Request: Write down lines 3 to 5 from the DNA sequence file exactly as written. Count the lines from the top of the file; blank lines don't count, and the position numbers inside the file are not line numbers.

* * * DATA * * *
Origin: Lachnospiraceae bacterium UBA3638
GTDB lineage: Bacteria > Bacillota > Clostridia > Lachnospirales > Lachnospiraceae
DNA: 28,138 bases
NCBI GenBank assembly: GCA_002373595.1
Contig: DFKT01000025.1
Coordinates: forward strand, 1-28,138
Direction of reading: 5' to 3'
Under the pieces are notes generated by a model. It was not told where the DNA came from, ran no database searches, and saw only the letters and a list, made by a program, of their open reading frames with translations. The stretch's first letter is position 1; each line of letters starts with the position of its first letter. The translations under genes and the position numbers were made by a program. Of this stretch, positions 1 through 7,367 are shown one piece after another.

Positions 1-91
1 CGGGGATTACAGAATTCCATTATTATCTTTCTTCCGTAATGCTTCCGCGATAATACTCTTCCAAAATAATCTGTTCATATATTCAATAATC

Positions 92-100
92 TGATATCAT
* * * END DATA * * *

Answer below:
DNA: 28,138 bases
NCBI GenBank assembly: GCA_002373595.1
Contig: DFKT01000025.1